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Dec 03

My Diagnosis

My visit to the doctor

I visited my doctor because my bowel movements had changed. Instead of going to the toilet once or twice a day, which was my normal routine, I was going 6 or 7 times a day, which in itself didn’t ring any alarm bells with me.

Blood whilst on holiday

Carol, my wife and I went on holiday to Fuengirola in Southern Spain for a weeks holiday and it was there where I noticed blood in my poo. So, I decided to visit the doctors when I got home.

What a great visit that was

Talk about embarrassing talking to the doctor about your behind. Explaining everything above, for him to then ask the inevitable question, “do you mind if I examine you?” Well of course, you want to say “NO!” but simply know that you can’t.

Is it as bad as you expect?

The examination by the doctor? Too bloody right it is. As far as I am concerned, the rectum is a one way valve, and a doctor sticking his finger up it, is simply not right. He reassured me that he couldn’t feel anything, but said that he would book me an appointment to have a “camera stuck up there” I just hoped that it wasn’t a VHS or BETAMAX one!

Preparation for the examination

In order to prepare for a colonoscopy you have to have a complete clear out of your bowel. Which involves two things, firstly, 10 senacot tablets at around lunch time, then at 5:00 PM prior to your examination day, you resolve a packet of “stuff” in some warm water and drink it. You then “wait” until you need to visit the toilet. For me, this was almost 2 hours, people I spoke to reported that for them it was no time at all, but like Carol says, I have a “cast iron” constitution.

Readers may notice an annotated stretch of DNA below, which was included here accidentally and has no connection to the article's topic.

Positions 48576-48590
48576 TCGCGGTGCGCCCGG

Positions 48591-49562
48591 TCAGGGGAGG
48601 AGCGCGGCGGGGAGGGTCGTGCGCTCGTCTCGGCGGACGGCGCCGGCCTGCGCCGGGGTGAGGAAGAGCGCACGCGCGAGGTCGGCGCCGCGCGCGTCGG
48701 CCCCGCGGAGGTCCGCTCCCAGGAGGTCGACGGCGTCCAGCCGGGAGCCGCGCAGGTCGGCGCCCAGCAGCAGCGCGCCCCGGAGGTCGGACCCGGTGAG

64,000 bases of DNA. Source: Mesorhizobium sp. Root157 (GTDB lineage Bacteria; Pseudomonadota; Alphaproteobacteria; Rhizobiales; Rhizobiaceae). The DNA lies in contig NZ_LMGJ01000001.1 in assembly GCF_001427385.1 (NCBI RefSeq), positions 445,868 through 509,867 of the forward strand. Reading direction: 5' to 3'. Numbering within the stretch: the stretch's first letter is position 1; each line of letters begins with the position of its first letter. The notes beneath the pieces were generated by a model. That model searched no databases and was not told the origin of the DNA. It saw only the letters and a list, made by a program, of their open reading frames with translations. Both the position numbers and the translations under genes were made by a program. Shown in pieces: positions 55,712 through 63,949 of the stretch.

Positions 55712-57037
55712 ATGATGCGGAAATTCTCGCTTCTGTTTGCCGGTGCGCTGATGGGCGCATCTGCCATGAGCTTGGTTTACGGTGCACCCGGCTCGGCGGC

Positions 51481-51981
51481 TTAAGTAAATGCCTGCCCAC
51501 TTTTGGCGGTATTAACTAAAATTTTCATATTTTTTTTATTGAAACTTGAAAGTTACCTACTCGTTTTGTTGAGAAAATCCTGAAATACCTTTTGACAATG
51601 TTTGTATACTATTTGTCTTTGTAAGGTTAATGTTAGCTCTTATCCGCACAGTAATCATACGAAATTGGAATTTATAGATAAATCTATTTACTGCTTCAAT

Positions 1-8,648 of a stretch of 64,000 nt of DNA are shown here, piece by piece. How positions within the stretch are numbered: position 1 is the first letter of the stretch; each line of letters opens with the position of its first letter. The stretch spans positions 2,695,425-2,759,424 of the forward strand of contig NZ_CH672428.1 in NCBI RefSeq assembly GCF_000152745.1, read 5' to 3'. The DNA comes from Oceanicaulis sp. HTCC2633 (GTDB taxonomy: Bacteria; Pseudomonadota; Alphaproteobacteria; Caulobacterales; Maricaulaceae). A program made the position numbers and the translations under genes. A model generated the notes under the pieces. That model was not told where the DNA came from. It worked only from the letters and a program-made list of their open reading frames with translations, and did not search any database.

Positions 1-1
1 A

Niagara Falls

When I did eventually go, it was like Niagara Falls. It was like a balloon filled with water had just had the stopper removed. Anyway, suffice to say, I was cleared out. A repeat of the process the following morning simply got rid of the water I had drunk. I was really nervous about the journey in the car, just incase I “had to go” but fortunately, I was OK.

The examination itself

Apparently 1/3 of the people having the examination do so without any pain relief, so, being a tough Yorkshireman I decided I would do so too, and to be honest, I’m glad I did. The alternatives were “Gas and Air” the type my wife had during childbirth (which of course all dads try it out at the time) or more of a “sedateory” injection, which means you can’t drive afterwards and you are “disabled” for the next twenty four hours.

We view the tumor

So, you lay on your left side, facing a monitor, with your knees up. The doctor then inserts the tube with the camera on the end and you watch the proceedings on the monitor. It was really interesting to see this camera delving the depths of my body, however, within a couple of inches of entering we saw, what I describe as an angry looking lump. We travel the depths, all the way up to my small bowel and find nothing else.

The prognosis

The examining doctor said that he would come and have a word with me after I had some time to recover. I thought, I don’t need time to recover, just let me get off this stupid trolley. However, I was wheeled into a recovery room where I had to “break wind” before I would be allowed to go. This is the gas they pump you up with whilst they are doing the examination. Long story short, I farted a few times, they gave me a cup of tea and a slice of toast and I was OK to get dressed. The doctor then ushered us into a room to speak to us. It was then that he gave us the news that nobody wants to hear. “You have a cancerous tumour and we need to examine you further to check that you haven’t gotten it anywhere else.” He informed me that I will need two further “scans” an MRI and a CT, whatever they are.

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